Scouting is fun and adventure. In 1906 and 1907 Robert Baden-Powell, a lieutenant general in the British Army, wrote a book for boys about reconnaissance and scouting. Baden-Powell wrote Scouting for Boys (London, 1908), based on his earlier books about military scouting, with influence and support of Frederick Russell Burnham (Chief of Scouts in British Africa), Ernest Thompson Seton of the Woodcraft Indians, William Alexander Smith of the Boys' Brigade, and his publisher Pearson. In the summer of 1907 Baden-Powell held a camp on Brownsea Island in England to test ideas for his book. This camp and the publication of Scouting for Boys are generally regarded as the start of the Scout movement.
"To tie a knot seems to be a simple thing, and yet there are right ways and wrong ways of doing it, and scouts ought to know the right way."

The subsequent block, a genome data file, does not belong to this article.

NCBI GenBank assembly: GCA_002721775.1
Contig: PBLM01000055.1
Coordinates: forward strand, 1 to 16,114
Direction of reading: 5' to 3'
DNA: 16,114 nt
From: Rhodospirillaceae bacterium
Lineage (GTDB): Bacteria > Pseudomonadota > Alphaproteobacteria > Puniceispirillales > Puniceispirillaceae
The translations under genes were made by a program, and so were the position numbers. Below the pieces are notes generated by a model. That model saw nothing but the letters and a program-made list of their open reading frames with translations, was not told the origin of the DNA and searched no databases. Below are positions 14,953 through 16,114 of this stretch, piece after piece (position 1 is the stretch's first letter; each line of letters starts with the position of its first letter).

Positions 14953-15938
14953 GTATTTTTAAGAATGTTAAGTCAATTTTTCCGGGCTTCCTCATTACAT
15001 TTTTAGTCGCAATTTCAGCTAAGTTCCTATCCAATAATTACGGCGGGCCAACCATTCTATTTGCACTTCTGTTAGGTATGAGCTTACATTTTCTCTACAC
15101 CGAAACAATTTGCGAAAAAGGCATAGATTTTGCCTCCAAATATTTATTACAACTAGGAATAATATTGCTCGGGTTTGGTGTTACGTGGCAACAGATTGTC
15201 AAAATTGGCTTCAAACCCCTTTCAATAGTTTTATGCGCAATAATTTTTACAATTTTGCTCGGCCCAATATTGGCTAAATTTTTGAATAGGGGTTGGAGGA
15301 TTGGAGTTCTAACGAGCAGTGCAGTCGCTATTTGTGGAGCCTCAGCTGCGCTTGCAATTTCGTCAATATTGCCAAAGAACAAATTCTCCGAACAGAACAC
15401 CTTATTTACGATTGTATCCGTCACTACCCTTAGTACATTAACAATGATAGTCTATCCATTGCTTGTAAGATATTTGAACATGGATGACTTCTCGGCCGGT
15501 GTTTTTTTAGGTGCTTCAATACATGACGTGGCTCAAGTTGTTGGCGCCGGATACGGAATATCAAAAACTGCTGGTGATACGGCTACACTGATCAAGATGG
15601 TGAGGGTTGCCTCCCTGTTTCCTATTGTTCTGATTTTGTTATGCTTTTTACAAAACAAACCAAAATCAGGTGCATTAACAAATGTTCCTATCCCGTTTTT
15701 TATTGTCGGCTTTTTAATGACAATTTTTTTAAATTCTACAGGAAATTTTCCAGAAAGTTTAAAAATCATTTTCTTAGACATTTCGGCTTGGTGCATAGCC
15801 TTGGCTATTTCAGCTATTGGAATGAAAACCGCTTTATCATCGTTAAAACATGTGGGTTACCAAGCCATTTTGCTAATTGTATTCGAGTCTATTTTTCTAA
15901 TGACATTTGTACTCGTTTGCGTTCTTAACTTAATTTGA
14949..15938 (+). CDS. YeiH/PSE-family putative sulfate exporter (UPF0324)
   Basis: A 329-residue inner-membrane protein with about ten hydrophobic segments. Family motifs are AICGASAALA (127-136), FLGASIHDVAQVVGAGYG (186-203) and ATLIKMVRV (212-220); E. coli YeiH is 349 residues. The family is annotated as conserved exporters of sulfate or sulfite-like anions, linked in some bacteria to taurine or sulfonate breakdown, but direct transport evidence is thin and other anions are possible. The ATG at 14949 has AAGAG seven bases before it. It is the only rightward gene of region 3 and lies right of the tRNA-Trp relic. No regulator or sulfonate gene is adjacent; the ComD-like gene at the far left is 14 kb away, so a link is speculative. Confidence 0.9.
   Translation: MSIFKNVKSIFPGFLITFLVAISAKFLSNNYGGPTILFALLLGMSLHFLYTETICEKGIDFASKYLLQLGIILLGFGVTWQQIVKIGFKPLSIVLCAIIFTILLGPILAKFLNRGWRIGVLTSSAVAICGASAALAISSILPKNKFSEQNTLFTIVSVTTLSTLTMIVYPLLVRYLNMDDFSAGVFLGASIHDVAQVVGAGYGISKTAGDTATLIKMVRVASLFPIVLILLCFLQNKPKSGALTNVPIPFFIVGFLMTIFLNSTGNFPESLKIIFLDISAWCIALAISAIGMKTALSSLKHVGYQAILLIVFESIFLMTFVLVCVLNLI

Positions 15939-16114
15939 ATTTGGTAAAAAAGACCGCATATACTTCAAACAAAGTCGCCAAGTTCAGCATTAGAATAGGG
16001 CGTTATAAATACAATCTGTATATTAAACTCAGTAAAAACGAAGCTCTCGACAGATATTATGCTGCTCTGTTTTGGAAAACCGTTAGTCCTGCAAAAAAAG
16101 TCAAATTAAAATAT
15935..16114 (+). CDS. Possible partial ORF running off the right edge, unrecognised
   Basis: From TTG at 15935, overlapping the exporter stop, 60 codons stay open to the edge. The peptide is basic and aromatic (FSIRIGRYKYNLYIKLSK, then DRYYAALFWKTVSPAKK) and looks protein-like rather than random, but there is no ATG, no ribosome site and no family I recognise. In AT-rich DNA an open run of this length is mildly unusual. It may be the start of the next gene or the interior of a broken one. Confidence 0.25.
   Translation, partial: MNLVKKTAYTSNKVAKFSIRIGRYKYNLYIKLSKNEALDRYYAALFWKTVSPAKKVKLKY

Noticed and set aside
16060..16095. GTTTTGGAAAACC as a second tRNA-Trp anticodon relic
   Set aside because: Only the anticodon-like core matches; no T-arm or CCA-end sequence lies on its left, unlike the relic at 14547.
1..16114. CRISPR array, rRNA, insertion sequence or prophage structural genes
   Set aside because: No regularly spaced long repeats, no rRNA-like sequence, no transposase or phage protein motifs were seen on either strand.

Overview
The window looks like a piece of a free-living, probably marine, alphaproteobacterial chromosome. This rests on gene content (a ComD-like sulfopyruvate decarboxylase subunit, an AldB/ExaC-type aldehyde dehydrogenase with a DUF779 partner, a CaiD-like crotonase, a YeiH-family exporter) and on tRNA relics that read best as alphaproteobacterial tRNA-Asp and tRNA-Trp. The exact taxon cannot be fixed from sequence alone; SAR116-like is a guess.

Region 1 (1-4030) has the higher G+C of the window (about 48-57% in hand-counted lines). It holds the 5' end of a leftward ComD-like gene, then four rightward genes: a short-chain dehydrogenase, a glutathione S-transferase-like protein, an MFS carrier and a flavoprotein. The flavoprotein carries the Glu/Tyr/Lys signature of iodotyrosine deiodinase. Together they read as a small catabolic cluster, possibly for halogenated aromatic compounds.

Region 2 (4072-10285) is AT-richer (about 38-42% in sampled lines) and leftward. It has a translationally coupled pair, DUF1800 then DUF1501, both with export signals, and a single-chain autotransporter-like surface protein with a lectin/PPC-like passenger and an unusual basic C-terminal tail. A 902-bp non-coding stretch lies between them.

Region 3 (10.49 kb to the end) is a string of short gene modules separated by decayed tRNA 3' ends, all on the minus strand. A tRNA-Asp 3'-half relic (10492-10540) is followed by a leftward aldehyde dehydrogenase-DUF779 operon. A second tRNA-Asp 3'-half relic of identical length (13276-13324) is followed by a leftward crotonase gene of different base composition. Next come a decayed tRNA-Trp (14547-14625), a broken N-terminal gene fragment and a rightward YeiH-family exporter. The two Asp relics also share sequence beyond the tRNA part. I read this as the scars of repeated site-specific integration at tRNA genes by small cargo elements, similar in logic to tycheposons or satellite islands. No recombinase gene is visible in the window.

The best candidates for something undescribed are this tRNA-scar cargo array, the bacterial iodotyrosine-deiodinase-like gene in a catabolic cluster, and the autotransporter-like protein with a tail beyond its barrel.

Baden-Powell, Scouting for Boys, 1915
One of the basic scouting skills is rope handling and knot tying. People have been tying knots for thousands of years. Today, despite technology, knots are still as necessary as ever. All knots have a purpose and it is just as important to understand what that purpose is, and when the knot is used, as having the ability to tie it. It really is a great feeling of achievement to construct a major bridge and framework across a river. Such pioneering activities can bring together not only your knotting skills but principles of teamwork, self motivation, physical abilities and problem solving.
Safety in Scouting. In all Scouting activities, safety must come first. In and through the challenges, fun, and rewards that go hand in hand with pioneering, there can be no substitute for prudent behavior and common sense. As you begin your pioneering activities, safety must be your first consideration. Remember to handle ropes and knots with care.